By Glynn Cosker
Managing Editor, In Homeland Security
In October 2015, American Military University alum and former U.S. Marine Dan Foster wrote a compelling article for In Homeland Security entitled Preparing for the Next Terrorist Attack in America. And, Mr. Foster knows a thing or two on the subject because he was an Explosive Ordnance Disposal (EOD) technician with the Marines and currently teaches anti-terrorism principles to military personnel.
In November, the two major terrorist tactics that Mr. Foster mentioned in his article – mass shootings and bombings – came to fruition in horrific circumstances in Paris when more than 120 people were slaughtered in cold-blooded fashion in near-simultaneous attacks by the Islamic State in the French capital.
Given that U.S. authorities investigated more than 100 Islamic-related terror plots and arrests in 2015, Americans are on edge, especially given the fact that the U.S. is set to allow more than 10,000 unscreened Syrian refugees into the country. Why? One of the Paris attackers was a confirmed Syrian refugee who arrived in France via other European countries.
I grew up in England during the height of the IRA terrorist attacks in that country. There was a time in the 1970s and 1980s when it seemed that an explosion took place every few months – each attack grisly and appalling. However, British citizens did not close themselves off behind their home’s front doors and nor should Americans or any free citizen on the planet. When we do that – the terrorists win. Notwithstanding, we shouldn’t jump to the immediate conclusion that an attack is imminent. However, it pays to be vigilant and on guard.
The first line of defense is to stay proactive rather than reactive. One must always be aware of what is going on in the near vicinity – especially in highly populated areas.
On May 1, 2010, a deadly car bomb explosion in the heart of Times Square in New York was thwarted, thanks to vigilance by both the general public and NYPD. Two street vendors saw smoke coming out of a parked car on a crowded street and alerted the police, who subsequently found that the smoke was from an undetonated crude explosive device. Bomb disposal experts made sure the device would not explode, and a major tragedy was avoided. There are other examples of thwarted terrorist events – hundreds in fact – but it’s always the actual attacks that make the headlines.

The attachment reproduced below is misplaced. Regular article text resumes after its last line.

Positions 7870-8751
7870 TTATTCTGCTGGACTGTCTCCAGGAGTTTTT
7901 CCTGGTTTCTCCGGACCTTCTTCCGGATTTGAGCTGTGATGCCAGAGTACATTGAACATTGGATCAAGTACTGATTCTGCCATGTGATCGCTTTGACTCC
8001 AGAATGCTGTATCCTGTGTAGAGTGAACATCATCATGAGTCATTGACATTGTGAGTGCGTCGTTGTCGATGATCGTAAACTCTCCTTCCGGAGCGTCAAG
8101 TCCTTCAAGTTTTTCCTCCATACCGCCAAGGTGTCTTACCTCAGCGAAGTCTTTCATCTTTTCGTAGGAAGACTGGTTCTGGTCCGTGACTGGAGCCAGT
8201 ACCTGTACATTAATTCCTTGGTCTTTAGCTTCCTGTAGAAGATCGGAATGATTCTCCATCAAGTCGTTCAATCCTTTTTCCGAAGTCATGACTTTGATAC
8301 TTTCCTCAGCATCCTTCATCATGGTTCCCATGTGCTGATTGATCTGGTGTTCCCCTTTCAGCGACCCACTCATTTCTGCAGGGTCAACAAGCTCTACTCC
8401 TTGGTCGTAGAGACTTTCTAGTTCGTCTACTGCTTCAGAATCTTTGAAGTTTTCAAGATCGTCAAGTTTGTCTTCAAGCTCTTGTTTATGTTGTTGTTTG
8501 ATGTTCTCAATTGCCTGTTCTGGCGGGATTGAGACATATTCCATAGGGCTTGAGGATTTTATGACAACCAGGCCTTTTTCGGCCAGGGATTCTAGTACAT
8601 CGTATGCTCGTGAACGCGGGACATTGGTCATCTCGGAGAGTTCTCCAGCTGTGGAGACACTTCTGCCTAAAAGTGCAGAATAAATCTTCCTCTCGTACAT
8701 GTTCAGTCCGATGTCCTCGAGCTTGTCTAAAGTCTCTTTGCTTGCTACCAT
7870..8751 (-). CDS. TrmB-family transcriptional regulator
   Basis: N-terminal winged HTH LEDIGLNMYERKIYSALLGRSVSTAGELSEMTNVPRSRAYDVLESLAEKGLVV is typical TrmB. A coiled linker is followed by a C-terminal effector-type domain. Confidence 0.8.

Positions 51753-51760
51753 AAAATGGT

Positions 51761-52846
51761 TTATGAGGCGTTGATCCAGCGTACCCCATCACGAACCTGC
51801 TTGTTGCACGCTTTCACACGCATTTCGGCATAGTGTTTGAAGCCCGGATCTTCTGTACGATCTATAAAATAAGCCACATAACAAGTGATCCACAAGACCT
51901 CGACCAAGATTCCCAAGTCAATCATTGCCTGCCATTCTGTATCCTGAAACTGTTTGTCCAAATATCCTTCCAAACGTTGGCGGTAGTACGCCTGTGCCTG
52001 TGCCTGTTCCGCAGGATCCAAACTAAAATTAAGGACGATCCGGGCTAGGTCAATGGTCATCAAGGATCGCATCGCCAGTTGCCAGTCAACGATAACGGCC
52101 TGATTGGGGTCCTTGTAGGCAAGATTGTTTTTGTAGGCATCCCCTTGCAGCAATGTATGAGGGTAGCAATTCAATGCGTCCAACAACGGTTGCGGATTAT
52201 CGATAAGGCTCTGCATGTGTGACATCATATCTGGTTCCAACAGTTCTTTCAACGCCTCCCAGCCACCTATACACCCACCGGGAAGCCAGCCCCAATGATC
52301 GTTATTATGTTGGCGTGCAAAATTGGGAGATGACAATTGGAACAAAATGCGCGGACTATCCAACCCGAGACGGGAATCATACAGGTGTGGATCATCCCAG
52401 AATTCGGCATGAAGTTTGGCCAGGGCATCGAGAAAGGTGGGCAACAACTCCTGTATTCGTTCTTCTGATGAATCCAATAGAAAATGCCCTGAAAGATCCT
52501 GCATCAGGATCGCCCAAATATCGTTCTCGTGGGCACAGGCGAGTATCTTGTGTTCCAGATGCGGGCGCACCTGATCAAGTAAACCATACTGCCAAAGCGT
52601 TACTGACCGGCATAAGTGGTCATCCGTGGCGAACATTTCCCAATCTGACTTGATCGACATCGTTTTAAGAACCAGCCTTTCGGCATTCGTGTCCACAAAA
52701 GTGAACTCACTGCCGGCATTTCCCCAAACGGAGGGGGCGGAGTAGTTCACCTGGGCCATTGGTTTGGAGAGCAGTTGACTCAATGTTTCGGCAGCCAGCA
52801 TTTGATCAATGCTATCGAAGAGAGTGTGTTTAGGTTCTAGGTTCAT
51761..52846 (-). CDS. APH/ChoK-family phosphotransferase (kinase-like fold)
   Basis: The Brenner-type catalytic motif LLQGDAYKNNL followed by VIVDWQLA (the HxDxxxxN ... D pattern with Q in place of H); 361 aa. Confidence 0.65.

So, what can we do to avoid seeing more horrific headlines in the coming months? Being proactive is the first step, and here are a few things to be on the lookout for:
Monitoring and Surveying
Anybody seen photographing or filming building entrances, crowded areas, shopping malls, transit stations and other similar locations is always suspicious. It’s not necessary to call 9-1-1 in such situations, but a call to local authorities is prudent.
Practicing or Dry Runs
The bad guys often gauge how quickly law enforcement arrives at a scene by performing dry runs prior to actual attacks. By calling in a fake bomb threat – for instance – terrorists can see how quickly authorities react to what might be a deadly situation. Terrorists often perform trial runs by putting their actors through the paces – getting ready for the real deal.
If you’re in the retail industry, it’s vital to report any suspicious purchasing of certain goods. Terrorists require a lot of supplies to administer attacks. Therefore, anybody who obtains weapons in high volume (or groups of people who obtain weapons from one city) should be reported. The same goes for unusual purchasing of everyday items used to make explosives. A mass purchase of one-time disposable cell phones is also suspicious. Any theft of official uniforms or insignia is a huge red flag – especially uniforms worn by airport or other transit personnel.
The FBI states that if anybody answers ‘yes’ to the following questions, it should be regarded as suspicious:
- Are you aware of anyone video recording or monitoring activities, taking notes, using cameras, maps, binoculars, etc., near key facilities/events?
- Are you aware of anyone attempting to gain information in person, by phone, mail, email, etc., regarding a key facility or people who work there?
- Are you aware of any attempts to penetrate or test physical security or procedures at a key facility/event?
- Are you aware of anyone attempting to improperly acquire explosives, weapons, ammunition, dangerous chemicals, uniforms, badges, flight manuals, access cards or identification for a key facility/event or to legally obtain items under suspicious circumstances that could be used in a terrorist attack?
- Are you aware of anyone who does not appear to belong in the workplace, neighborhood, business establishment, or near a key facility/event?
- Have you observed any behavior that appears to be preparation for a terrorist act, such as mapping out routes, playing out scenarios with other people, monitoring key facilities/events, timing traffic lights or traffic flow, or other suspicious activities?
- Have you observed abandoned vehicles, stockpiling of suspicious materials, or persons being deployed near a key facility/event?
Ultimately, terrorism will fail. Prevention and vigilance are both vital to safety. Every citizen in America should remain cautious – not frightened.